Contact author: Alan H. Rosenstein, MD, MBA; VHA West Coast; 4900 Hopyard Road #320; Pleasanton, CA 94588; firstname.lastname@example.org
The nursing shortage isn't affecting only nurses. Services have been reduced, surgeries canceled, and units closed in many facilities.1,2 Consequently, patient satisfaction has decreased, quality of care and patient safety have been compromised, and the rate of medical errors has risen.3 Therefore, the nursing shortage has become one of the most pressing concerns for hospitals nationwide. The American Hospital Association estimates that 126,000 nursing positions are unfilled in the United States.4 The crisis will only deepen if the underlying causes aren't addressed.
A variety of reasons for the shortage have been cited: an aging workforce, fewer nursing school programs and applicants, hospital restructuring, poor public perceptions of nursing as a career, and rising burnout and job dissatisfaction among nurses.5 A Health Affairs study of nurses in the United States, Canada, England, Scotland, and Germany showed that 41% of hospital nurses were dissatisfied with their jobs, and 22% planned to leave them in less than one year (among nurses younger than 30, this figure was 33%).6 The strongest reasons cited for respondents' discontent included overwork, staffing cutbacks, increased case loads, increased non-patient care duties, concerns about care quality, verbal abuse, and lack of administrative concern. FIGURE 1
|Figure 1. No caption available.|
Findings of several other studies have suggested a relationship between workplace stress and nurses' morale, job satisfaction, commitment to the organization, and intention to quit.7-11 In his 1999 keynote address to the annual meeting of the American Surgical Association, Lazar Greenfield, MD, discussed the troubled relationship between nurses and physicians, commenting on physicians' contributions to stressful work environments for nurses and their role as a major source of conflict.12 He asserted that as many as two-thirds of nurses say they've been abused by physicians at least once every two to three months, and these claims are supported by the nursing literature.13, 14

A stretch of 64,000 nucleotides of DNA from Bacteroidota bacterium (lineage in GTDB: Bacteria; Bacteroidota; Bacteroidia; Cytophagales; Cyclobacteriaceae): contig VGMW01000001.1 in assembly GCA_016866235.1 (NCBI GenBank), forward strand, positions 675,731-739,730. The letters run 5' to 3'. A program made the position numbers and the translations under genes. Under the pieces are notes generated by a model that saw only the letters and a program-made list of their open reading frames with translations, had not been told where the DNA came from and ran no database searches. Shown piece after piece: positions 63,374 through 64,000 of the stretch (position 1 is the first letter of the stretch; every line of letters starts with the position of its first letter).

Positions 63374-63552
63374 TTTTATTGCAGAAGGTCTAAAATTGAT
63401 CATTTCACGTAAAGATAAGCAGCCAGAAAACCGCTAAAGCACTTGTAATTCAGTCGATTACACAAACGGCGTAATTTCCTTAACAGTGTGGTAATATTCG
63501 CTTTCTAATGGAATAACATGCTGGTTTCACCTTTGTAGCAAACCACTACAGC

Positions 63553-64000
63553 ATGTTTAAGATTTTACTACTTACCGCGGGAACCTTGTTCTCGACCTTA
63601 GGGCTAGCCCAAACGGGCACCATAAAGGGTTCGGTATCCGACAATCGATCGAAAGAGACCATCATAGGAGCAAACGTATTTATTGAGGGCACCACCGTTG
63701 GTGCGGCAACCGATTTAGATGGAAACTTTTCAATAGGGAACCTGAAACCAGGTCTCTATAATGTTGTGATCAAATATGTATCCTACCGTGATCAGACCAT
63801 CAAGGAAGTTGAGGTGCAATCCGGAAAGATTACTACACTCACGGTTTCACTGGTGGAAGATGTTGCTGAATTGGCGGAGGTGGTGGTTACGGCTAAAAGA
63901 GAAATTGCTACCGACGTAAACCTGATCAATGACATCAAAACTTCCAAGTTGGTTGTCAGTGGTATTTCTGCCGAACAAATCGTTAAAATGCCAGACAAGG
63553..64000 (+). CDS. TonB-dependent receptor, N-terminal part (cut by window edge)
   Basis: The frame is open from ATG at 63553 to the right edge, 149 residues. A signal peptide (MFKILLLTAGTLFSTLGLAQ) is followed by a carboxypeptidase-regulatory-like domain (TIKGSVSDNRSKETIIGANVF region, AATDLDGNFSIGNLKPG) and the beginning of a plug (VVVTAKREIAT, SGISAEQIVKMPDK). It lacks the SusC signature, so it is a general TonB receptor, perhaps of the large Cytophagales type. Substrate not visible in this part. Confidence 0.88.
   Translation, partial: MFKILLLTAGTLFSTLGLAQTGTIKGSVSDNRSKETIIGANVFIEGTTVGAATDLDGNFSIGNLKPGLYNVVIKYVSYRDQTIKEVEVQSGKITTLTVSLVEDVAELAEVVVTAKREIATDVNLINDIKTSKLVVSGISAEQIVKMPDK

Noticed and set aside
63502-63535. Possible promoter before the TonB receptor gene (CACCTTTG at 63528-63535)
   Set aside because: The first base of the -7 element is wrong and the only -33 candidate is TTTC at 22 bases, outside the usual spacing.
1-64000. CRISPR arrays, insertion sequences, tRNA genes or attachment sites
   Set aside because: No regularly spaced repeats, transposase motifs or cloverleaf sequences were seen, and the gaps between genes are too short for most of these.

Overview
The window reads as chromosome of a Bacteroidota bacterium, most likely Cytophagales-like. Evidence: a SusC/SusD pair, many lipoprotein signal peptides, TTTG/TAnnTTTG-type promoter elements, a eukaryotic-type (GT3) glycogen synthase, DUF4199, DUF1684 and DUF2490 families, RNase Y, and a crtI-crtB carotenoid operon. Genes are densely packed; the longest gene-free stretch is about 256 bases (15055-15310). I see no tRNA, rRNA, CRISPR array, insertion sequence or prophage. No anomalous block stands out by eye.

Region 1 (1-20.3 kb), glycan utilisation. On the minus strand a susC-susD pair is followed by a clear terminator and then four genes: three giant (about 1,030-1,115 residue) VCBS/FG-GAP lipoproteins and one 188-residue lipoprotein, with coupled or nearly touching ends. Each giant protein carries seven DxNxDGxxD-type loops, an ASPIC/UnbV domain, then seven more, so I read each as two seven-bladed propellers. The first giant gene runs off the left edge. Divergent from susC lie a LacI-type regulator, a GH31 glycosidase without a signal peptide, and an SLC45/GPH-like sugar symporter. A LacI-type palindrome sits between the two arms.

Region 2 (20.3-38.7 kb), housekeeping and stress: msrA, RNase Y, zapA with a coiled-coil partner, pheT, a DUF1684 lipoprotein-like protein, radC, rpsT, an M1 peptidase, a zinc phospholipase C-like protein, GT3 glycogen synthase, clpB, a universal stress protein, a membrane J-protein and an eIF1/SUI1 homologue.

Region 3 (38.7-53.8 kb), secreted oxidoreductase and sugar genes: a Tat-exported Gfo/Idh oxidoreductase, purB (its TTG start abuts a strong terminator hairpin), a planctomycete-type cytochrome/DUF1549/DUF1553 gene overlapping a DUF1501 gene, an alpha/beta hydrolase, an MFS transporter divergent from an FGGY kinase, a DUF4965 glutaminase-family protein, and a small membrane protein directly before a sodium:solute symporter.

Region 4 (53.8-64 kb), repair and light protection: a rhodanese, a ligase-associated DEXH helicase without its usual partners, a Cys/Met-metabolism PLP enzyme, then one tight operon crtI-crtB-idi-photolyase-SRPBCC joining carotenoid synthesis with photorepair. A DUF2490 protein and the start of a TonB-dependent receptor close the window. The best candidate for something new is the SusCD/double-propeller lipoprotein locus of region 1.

The goal of the Nurse-Physician Relationship Survey was to assess the atmosphere and significance of nurse-physician relations and to determine the influence of disruptive physician behavior on nurse satisfaction and retention. For the purposes of this study, disruptive physician behavior refers to any inappropriate behavior, confrontation, or conflict, ranging from verbal abuse to physical and sexual harassment.
This convenience sample survey was conducted by VHA West Coast, one of 18 regional divisions of VHA, Inc., a network of community-owned health care systems with more than 2,200 member facilities representing more than one-fourth of the community-owned hospitals in the country. The survey is ongoing and was begun in July 2001. For the purposes of this analysis, the first 1,200 responses, which came from the employees of 84 hospitals or medical groups in VHA, Inc., were examined. The hospitals ranged from large metropolitan academic teaching centers to smaller, rural, not-for-profit community hospitals. Of the participants, 720 listed their titles as nurses, 173 listed their titles as physicians, and 26 listed their titles as administrative executives. The remaining 281 respondents did not identify their titles; their responses were counted in the aggregate totals but not in the nurse, physician, and executive subgroups.